Sunday, December 31, 2017

The Jerusalem Opera and guests perform Mozart's "Magic Flute"

Photo: Elad Zagman

The Jerusalem Opera is a non-profit association, debuting  with a Gala Event in  2012 and performing  "Don Giovanni", its first fully staged opera in 2013 at the Citadel of David. The Jerusalem Opera presents a full-scale opera production annually. The company’s present production of Mozart’s “Magic Flute” was performed both in Jerusalem and Ashdod. Directed and conducted by Omer Arieli, stage director was Monica L. Waitzfelder, assistant stage director - Ari Teperberg. The Jerusalem Opera Choir and members of the Jerusalem Oratorio Chamber Choir (chorus master: Oded Shomrony) were joined by soloists and the Ashdod Symphony Orchestra (concertmaster: Bella Portnov). This writer attended the performance on December 28th 2017 in the Sherover Hall of the Jerusalem Theatre.


When viewing this enchanting opera, in all its originality and splendid music, it is difficult to imagine how difficult Mozart’s life was at the time of the work’s genesis. Mozart had fallen on hard times: 1790 was a hard year, with the composer’s constant concern over money and his wife Constanze’s health, not to speak of his own feeling of not being fully appreciated. With no official commissions, the situation looked increasingly dire. His old friend, actor, singer and poet Emanuel Schikaneder came up with a suggestion - a play about magic, a subject that was all the rage in Vienna! And so it came about that “The Magic Flute”, their joint work, despite needing some time to be fully appreciated in all its depth, became one of the most popular and most performed operas in history. Whimsical and entertaining as it may be, with its motley collection of rustic and fantastical characters, the work expounds some deep convictions, with the triumph of good over evil and the serious scenes of the choir of priests – reminiscent of a gathering of freemasons –  the work is deeply imbued with humanistic idealism.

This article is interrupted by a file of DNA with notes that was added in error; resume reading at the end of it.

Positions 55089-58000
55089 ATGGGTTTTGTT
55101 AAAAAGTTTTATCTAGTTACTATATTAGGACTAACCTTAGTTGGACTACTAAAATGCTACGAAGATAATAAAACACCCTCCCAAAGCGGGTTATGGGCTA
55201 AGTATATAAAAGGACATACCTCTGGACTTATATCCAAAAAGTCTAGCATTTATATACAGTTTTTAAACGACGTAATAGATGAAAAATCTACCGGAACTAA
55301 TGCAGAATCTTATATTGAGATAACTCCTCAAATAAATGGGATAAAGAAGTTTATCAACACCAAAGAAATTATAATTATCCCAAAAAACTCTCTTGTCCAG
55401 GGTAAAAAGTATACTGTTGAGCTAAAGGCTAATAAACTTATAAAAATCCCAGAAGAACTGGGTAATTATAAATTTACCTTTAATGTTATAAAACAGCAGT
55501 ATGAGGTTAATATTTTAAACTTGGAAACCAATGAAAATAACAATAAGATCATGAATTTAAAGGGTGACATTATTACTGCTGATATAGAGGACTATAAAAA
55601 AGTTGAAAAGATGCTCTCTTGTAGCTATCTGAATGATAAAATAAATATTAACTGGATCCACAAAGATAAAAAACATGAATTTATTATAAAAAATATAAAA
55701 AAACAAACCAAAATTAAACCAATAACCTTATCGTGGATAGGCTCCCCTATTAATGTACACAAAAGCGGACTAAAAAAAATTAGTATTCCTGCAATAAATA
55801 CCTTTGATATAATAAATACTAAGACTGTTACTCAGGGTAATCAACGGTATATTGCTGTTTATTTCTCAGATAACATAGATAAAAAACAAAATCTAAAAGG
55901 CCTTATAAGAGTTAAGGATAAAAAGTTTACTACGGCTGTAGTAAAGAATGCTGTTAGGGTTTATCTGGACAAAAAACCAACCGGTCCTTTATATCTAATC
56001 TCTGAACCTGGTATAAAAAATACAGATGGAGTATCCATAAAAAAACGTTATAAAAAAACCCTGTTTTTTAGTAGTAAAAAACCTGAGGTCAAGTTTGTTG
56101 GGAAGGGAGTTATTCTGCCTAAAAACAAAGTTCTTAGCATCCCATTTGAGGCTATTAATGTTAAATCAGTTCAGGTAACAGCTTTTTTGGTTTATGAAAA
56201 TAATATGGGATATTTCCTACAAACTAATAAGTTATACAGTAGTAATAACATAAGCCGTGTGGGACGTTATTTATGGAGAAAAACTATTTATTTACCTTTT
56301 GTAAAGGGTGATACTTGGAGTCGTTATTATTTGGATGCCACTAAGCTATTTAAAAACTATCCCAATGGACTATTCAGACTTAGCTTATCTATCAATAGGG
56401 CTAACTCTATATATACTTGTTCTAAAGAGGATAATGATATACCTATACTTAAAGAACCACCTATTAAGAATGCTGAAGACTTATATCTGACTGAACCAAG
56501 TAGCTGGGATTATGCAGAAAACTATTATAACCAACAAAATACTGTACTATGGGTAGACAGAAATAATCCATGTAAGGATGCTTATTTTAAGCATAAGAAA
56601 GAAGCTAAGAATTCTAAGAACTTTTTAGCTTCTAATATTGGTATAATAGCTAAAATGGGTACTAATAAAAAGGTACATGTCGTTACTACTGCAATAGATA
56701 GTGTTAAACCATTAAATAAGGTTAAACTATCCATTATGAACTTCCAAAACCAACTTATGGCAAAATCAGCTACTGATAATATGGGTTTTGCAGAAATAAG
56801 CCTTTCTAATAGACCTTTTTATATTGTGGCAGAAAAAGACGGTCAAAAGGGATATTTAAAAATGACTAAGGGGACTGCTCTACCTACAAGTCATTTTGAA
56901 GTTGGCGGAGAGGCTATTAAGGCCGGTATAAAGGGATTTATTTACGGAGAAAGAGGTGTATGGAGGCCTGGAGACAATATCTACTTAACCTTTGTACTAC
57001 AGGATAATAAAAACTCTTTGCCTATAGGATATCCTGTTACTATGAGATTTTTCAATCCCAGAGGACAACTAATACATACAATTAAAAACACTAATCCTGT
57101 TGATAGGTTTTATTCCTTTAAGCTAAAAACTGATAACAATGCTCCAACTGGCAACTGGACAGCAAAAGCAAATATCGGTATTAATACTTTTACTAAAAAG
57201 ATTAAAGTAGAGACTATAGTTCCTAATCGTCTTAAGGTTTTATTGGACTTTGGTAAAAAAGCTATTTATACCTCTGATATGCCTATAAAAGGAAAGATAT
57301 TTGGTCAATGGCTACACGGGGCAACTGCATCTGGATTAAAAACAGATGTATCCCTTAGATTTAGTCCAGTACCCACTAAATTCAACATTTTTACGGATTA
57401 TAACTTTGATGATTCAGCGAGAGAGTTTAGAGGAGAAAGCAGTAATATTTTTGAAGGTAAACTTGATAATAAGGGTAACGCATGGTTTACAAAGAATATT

Monica Waitzfelder’s stage direction kept all the latter in mind as the cast and the very many people behind the scenes and in the orchestra pit recreated a world of beauty, magic and naivety (infused with some negative elements). There was much fantasy in the pastel-hued stage sets, lit by lanterns and populated by animals, large, lifelike puppets and some quirky costumes, such as those of the three Ladies, charmingly portrayed by Mima Millo, Noa Hope and Anna Peshes. One could say that, with simple means, the visuals of the production were attractive. There was a line-up of excellent singers - soprano Na’ama Shulman as an empathic, appealing and convincing Pamina, bass Denis Sedov as an imposing Sarastro and soprano Ayelet Kagan playing the part of Papagena with youthful charm. Tenor Semjon Bulinsky (Switzerland), in his debut with the Jerusalem Opera, played a steadfast, energetic Tamino. As Monostatos, tenor Jean-Christophe Born (France), a supple, limber artist, is portrayed as a lovable, buffoon-like fellow (a far cry from the original racist view of a black man who is not to be trusted). In love with Pamina, he is the typical loser, and more the pity!
'Everyone feels the joys of love,
Bill and coo, flirt, snuggle, and kiss,
And I am supposed to avoid love,
Because a Black is ugly,
Because a Black is ugly.
Have I, then, been given no heart?
I am also fond of girls,
I am also fond of girls,
Always to live without a woman
Would truly be the blaze of hell,
Would truly be the blaze of hell…’

Hungarian soprano Viktoria Varga made for a splendid Queen of the Night, her creamy coloratura voice soaring up and through the vocal registers with ease, certainly delighting the audience. As Papageno (originally played by Schikaneder himself!), baritone Samuel Berlad (entering the stage on a scooter!) shone, giving life, warmth and sincerity to the role of the clumsy, comical but amiable coward, his rich voice and fine German taking him through the feathered person’s naive gaffes to finally team up with his Papagena. The chorus, robed in gold, presented well-balanced and polished performance, with the Ashdod Orchestra offering fine musical support. .

One problem of staging “The Magic Flute” in Israel is the text’s large quantity of spoken German, quite a challenge to Hebrew speakers. Spoken sections were certainly articulate, but some of them sounded stilted and Teutonic. A huge undertaking, involving a host of dedicated people on stage and off., the Jerusalem Opera’s performance of “The Magic Flute” presented the opera’s marvellous music and fairy tale world in a most delightful manner.


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